Army Cheetah helicopter crashes near Tawang; pilot dead
The incident happened at around 10 AM during a routine sortie. The cause of the crash is not known at this stage. Details are being ascertained.
An army aviation Cheetah helicopter pilot has died after his aircraft crashed while flying in the forward area near Tawang on Wednesday.
The incident happened at around 10 AM during a routine sortie. Both pilots were airlifted to Army Field Hospital at Khirmu, close to Tawang, for medical treatment. However, one of the pilots, identified as Lt Col Saurabh Yadav, succumbed to the injuries during treatment. The second pilot, Major Mridul Aggarwal is stable and being evacuated to Tezpur due to lung injuries.
The helicopter reportedly crashed at Nyamjang Chu near the BTK area of Jemeithang circle. The Cheetah was coming from the Surwa Samba area after dropping the General Officer Commanding of the 5th Infantry Division.
The cause of the crash is not known at this stage. Details are being ascertained.
The Cheetah helicopters have outlived their service by over a decade ago and have been facing severe serviceability issues. The Cheetahs are being extensively used in the Himalayas, where it operates at altitudes over 20,000 feet. It is the backbone of the Indian Army's strategic military presence in Siachen.
The five-seater helicopter is versatile, multi-role, highly manoeuvrable and rugged in construction. The Cheetah has been suitable for commuting, observation, surveillance, logistics support, rescue operations and high-altitude missions. These choppers were inducted into service in the 1970s.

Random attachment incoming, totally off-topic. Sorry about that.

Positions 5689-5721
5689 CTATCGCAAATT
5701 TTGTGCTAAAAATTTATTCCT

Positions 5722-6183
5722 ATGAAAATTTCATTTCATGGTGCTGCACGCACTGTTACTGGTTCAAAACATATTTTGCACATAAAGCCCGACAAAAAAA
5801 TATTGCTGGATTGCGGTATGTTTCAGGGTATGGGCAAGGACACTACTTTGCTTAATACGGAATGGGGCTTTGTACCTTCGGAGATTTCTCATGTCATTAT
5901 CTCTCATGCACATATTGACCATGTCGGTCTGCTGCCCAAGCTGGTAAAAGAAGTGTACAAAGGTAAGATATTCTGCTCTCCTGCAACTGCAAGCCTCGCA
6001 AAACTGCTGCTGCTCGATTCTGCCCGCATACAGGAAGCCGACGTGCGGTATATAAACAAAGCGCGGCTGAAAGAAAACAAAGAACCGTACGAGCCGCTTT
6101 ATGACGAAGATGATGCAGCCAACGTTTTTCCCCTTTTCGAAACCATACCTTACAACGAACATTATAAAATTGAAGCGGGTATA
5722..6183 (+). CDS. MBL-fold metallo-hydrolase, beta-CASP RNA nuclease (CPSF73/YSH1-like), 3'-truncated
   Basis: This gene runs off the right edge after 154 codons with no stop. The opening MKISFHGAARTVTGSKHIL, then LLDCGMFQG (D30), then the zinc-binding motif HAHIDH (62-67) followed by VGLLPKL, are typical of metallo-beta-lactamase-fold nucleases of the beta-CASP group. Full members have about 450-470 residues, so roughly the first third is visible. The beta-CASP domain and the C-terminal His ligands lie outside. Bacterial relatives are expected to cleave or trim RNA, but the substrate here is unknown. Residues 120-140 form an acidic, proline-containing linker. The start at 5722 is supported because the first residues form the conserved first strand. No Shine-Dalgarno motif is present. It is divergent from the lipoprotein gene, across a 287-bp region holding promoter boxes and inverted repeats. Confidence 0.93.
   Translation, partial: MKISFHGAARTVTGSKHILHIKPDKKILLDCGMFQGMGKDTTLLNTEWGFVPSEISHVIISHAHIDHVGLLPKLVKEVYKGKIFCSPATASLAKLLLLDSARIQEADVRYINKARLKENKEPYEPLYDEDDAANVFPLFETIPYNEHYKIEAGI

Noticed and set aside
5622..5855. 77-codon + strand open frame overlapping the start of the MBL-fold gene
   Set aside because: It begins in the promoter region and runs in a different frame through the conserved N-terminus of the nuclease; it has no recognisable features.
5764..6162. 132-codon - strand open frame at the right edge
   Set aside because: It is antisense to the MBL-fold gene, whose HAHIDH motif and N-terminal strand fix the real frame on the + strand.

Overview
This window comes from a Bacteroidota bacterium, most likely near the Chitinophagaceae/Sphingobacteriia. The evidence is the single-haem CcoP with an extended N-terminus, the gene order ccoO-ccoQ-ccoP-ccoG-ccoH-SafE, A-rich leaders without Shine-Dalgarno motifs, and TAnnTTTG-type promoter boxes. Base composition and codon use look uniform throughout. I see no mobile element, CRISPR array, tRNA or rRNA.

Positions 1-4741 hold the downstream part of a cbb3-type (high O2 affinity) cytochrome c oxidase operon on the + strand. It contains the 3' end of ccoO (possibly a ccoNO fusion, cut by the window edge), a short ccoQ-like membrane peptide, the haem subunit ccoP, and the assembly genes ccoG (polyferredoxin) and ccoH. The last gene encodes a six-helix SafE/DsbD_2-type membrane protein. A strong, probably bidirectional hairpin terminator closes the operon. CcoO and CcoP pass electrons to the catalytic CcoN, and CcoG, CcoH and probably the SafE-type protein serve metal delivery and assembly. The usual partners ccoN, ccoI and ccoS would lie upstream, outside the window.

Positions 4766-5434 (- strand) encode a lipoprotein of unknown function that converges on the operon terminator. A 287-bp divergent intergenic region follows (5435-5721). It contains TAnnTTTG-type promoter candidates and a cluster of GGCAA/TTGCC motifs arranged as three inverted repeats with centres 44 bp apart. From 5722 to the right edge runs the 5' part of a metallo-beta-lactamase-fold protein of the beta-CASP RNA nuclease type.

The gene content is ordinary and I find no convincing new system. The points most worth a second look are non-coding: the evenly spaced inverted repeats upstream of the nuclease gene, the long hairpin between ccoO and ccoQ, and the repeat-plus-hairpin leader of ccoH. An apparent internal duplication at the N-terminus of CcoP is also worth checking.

Currently, the Indian Army operates 190 Cheetah and Chetak helicopters. Over 130 helicopters, or more than 70 per cent of them, are over 30 years old, while the remaining will cross the 50-year mark next year.
In a 2015 internal communication, the Indian Army headquarters had said that Cheetah helicopters have virtually become 'death traps'. Incidentally, late General Bipin Rawat Rawat miraculously survived a Cheetah crash in 2015.
In addition to the Army, the Navy and IAF operate these helicopters. The Army and the Air Force require 483 choppers to replace the ageing fleet of Cheetah and Chetak to cater to operational voids. During his visit to Russia in 2015, Prime Minister Narendra Modi had signed an inter-governmental pact to purchase 200 twin-engine Kamov Ka-226T helicopters. Out of 200, 135 were for the Army, while 65 were for the IAF. The project is stuck between two countries.
Meanwhile, state-owned plane maker Hindustan Aeronautics Limited is producing 12 Light Utility Helicopters, six each for the Army and the Air Force. The first four are expected to be manufactured by the end of this year. The helicopter will be capable of flying at 220 Kmph, service ceiling of 6.5 Km and a range of 350 Km with a 500 kg payload.